With Dell Technologies, the configuration is already qualified and tested when the VxRail nodes arrive. VxRail can be up and running in a couple of days once the networking is ready. Once VMware vSphere is configured, the ISVs – who are familiar with the vSphere configurations and images – can load the base VMs that very day.
ISVs have tested and qualified this technology right in their labs, so they’re able to move your operation immediately into workflow customization. This is how environments that used to take 12 months to get running become operational – and collecting revenue – within three months. We’re talking about greatly accelerating revenue from ad sales and everything else that goes along with spinning up a new channel. It also can shorten their technology investment depreciation cycle.
This kind of efficiency has caught the attention of ISVs, some of which are now adopting VMware’s solutions as their underlying technology, with huge OEM potential.
Uncompressed video streams with an IP playout – usually associated with live sports broadcasts – can present a significant challenge for broadcasters, who can’t have dropped frames, jitter or black space, so the requirements are extremely high.
The ST-2110 standard requires 1.3 Gb/s bandwidth for an uncompressed UHD channel. To get multiple channels playing, we found it imperative to have the ISV engineering department working with our VMware vSphere Alliances & Performance Engineering team. It took a long time to solve these challenges, but we can now get two of these channels running on a single VxRail node.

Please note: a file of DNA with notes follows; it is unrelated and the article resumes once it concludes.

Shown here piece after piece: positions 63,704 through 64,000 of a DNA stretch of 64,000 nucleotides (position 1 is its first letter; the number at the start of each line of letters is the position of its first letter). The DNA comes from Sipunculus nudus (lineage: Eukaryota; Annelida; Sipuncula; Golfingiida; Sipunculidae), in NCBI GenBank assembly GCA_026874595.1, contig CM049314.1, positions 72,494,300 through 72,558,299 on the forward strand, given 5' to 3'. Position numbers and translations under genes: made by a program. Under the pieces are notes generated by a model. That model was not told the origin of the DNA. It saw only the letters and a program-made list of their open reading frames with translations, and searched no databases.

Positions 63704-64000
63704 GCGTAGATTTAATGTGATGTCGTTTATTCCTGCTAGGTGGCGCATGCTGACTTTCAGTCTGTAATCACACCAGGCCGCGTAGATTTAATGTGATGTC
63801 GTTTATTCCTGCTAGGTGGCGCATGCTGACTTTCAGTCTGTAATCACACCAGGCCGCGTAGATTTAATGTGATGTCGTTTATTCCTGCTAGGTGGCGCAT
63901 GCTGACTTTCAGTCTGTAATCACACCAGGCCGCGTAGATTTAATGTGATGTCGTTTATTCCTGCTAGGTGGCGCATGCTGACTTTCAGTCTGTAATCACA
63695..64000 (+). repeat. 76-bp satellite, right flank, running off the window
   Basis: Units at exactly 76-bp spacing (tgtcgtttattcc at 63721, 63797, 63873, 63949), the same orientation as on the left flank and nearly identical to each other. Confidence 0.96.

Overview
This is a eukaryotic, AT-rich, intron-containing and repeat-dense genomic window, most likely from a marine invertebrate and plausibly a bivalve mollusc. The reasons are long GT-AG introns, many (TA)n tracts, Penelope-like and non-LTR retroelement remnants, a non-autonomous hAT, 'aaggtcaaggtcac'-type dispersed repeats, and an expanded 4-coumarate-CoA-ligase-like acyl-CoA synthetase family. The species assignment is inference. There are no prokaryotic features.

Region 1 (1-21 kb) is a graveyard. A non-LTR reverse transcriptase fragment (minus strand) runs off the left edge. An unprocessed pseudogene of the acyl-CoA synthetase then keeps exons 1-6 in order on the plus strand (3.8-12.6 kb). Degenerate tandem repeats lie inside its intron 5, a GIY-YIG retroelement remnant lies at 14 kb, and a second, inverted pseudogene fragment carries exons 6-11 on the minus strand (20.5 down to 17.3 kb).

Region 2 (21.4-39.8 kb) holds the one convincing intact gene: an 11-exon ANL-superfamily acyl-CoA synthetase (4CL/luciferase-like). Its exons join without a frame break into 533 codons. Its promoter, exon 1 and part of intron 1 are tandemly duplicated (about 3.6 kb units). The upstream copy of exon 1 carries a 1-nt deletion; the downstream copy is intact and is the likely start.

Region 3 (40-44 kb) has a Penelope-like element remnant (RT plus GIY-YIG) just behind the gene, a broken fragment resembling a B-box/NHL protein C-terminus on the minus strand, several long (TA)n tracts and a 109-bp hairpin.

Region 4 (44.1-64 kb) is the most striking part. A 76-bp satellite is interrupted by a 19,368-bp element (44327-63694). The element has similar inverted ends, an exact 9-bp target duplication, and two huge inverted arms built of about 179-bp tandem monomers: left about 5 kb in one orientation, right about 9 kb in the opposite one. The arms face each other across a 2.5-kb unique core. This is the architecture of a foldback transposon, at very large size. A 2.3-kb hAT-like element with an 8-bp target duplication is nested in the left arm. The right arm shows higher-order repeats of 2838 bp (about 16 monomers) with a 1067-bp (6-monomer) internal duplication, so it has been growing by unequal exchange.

One of our ISV partners spent nine months working on a hardware solution to solve this problem. They had no success, because it wasn’t a hardware issue – it was a virtualization-engineering feat. They needed a virtualization solution and Dell Technologies’ expertise. When we brought our VMware vSphere performance engineers to the table, our partners were finally able to overcome this issue.
Furthermore, when the next generation VxRail arrives with even more powerful CPUs, we expect to get up to four uncompressed live streams playing without any issue.
Lower total costs
VMware-powered solutions can help media organizations realize significant cost savings. A single VxRail – powered by VMware vSphere and vSAN – can do the work of multiple bare-metal servers. This results in less rack space, less power and a reduction in cooling requirements versus deploying server after server.
Finally, we’re in the early virtualization stages with M&E, but not in other industries where we have employed this solution successfully for years. It took the banking industry, for example, a year or so to understand how well virtualization works. Once they understood the tools and their comfort level increased, the technicians’ work became more meaningful and interesting, and the possibilities of virtualization began to be realized.
That’s where we’re heading with M&E, which is why it’s going to be such an exciting next phase in this industry.
To learn more about recommendations and best practices, download VMware’s new whitepaper: “Media and Entertainment Workloads on vSphere 6.7: Best practices and recommendations for deployment and performance tuning,” co-authored by VMware’s Mark Achtemichuk, Bob Goldsand and Shak Malik. It is the definitive guide to successfully deploy and benefit from Media Function Virtualization.